Right now, here's what I have found looks to be a decent set up for our needs. We are looking for a fairly compact, portable, easy to set up and take down, simple system that can come on tour with us in a small vehicle.
Baron
I set up sound for my wife's band where she plays fiddle with the others on mandolin, guitar and vocals. In most venues they just use a single condenser and gather around it bluegrass style, this keeps everything as simple as possible and works for the singer "who has know idea how to work a mic".
For noisy gigs they plug in but that is few and far between.

With that type of music a pair of RCF art310's will provide enough low end without subs and can cover quite a few people. (I do have eight 15" subs that they have never needed btw.)

I can recommend the RCF's but the EV ELX112p or Yamaha DXR10 are getting good reviews also. I would get matching monitor/s as acoustic instruments will be more prone to feeding back with cheap/peaky monitors and you will have a backup should one have something go haywire with it.
Old 24th January 2013
  #16
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🎧 10 years
Speakers - go powered - less to carry. Avoid the PRX - the angle as a monitor doesn't work for many. QSC either the K12's or KW122s. Bring a CD or an ipod of your music to wherever you audition the speakers so you can see how they sound. I prefer my QSC HPR122i's as they're relatively flat, sound good on mains and provide excellent gain before feedback as a monitor.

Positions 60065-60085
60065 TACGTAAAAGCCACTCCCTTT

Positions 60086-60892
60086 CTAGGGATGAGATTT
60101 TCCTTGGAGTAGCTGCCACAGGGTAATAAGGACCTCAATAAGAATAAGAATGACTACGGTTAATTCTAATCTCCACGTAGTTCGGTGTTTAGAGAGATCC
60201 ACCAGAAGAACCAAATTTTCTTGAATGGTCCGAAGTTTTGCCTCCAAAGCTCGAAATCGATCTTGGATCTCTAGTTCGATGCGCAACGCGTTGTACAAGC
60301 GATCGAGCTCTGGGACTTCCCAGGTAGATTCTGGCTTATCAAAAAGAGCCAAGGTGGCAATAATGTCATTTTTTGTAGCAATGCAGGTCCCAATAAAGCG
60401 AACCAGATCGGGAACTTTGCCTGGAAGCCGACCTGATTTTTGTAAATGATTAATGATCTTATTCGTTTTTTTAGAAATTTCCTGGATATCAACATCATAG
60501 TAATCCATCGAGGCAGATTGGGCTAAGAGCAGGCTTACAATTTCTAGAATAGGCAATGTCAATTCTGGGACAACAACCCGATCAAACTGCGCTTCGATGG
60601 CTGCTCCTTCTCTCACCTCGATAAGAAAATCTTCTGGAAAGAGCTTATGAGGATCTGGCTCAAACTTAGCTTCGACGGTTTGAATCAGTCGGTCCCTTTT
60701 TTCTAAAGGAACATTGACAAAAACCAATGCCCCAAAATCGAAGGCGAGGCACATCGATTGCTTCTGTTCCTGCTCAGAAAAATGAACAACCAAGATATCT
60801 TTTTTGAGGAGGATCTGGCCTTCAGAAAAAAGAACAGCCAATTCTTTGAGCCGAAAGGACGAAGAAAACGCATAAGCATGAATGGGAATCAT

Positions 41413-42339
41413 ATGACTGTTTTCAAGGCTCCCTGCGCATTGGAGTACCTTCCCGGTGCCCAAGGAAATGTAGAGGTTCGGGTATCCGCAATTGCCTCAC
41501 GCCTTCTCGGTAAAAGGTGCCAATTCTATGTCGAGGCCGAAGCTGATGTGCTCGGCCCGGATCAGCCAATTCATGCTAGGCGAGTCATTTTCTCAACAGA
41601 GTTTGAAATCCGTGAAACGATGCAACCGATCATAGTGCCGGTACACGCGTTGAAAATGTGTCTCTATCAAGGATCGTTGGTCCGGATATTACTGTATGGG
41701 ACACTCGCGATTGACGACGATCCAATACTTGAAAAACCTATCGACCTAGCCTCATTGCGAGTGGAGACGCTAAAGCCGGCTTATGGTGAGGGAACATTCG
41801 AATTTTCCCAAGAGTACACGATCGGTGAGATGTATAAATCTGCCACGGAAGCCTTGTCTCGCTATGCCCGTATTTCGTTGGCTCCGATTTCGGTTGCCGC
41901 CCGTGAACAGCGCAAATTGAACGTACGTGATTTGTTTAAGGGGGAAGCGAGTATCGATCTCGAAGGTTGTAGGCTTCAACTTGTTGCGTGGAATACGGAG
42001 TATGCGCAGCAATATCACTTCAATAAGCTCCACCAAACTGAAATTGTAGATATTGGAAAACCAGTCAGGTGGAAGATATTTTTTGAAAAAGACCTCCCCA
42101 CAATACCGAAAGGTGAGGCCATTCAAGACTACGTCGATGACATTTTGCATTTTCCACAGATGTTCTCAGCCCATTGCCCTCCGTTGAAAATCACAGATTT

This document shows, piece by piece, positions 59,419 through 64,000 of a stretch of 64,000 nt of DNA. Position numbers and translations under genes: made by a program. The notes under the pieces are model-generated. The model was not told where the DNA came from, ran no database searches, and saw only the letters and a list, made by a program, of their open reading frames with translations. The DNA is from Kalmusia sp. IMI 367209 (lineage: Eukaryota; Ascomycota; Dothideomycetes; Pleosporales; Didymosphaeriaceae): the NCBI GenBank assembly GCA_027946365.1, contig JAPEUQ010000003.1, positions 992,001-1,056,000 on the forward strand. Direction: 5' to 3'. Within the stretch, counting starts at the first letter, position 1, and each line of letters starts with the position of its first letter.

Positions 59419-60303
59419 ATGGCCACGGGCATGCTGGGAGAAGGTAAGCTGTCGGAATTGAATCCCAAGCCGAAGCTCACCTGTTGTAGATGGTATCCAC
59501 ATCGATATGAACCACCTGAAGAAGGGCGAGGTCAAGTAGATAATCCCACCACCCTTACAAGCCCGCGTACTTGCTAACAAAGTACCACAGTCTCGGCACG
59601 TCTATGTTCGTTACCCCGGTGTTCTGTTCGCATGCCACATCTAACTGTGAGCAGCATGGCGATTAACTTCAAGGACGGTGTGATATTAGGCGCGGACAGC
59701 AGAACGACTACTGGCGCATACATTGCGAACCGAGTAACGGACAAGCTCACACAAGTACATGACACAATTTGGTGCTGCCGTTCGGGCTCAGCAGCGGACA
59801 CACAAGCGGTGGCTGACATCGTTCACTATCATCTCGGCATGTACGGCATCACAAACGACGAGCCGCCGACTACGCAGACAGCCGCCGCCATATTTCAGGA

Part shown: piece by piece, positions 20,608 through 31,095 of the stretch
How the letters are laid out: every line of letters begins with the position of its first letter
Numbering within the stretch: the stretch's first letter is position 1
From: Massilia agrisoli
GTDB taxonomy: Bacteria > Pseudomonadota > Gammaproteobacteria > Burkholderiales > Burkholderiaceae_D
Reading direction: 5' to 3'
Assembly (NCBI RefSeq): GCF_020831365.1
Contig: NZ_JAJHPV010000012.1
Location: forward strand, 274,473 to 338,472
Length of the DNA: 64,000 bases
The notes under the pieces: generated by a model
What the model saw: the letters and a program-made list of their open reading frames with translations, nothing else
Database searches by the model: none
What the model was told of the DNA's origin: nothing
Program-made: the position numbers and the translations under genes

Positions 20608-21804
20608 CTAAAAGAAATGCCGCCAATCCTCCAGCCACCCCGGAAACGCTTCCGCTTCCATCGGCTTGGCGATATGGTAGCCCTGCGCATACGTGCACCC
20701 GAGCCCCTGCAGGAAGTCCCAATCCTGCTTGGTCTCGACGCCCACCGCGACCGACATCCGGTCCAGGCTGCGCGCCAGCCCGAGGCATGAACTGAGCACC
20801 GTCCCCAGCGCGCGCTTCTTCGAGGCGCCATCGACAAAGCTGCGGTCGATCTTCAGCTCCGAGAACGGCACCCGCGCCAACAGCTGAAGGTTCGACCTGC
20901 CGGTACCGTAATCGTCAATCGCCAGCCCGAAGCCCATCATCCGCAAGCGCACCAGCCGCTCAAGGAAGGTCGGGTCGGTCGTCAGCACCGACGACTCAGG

On 15's - with today's efficient 12's and the type of music you're playing, there's no reason to have 15" speakers. 12's today go low enough for us and we're pumping keyboards through them.

On fiddle a SM58 is considered a standard, but if you have the A-T then that's fine.

I'd suggest Audiopile.net for your cabling needs - Mark and Liz are great people and their product is great for the price. For siamese power/XLR cables Pro Co has a great cable - I have 2 for my mains and then use a snake to connect to the floor monitors.

A 8 channel snake can save a lot of cable pulling - the box can be by you both and have inputs for 2 mics, 2 fiddles, 2 guitars, and with 2 turnarounds, 2 monitor sends. A lot less long cables to wind up every night...
Old 24th January 2013 | Show parent
  #17
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Quote:
Originally Posted by Steve_B ➡️
You say that you run sound these festivals, Is this in an administrative capacity, or do you actually provide and set up the systems? What PA systems do you specify/provide? The reason I ask is that some members here are do gigs in their back yard and others are out touring with the likes of U2 and Madonna. Without clarification we could be discussing at cross purposes. What is applicable for a large event with big line arrays and full technical support is unlikely to be applicable for a couple of mates who have cobbled together a system with what bits they own or could borrow. Poor results because of bad implementation of a concept doesn't necessarily mean the concept is flawed.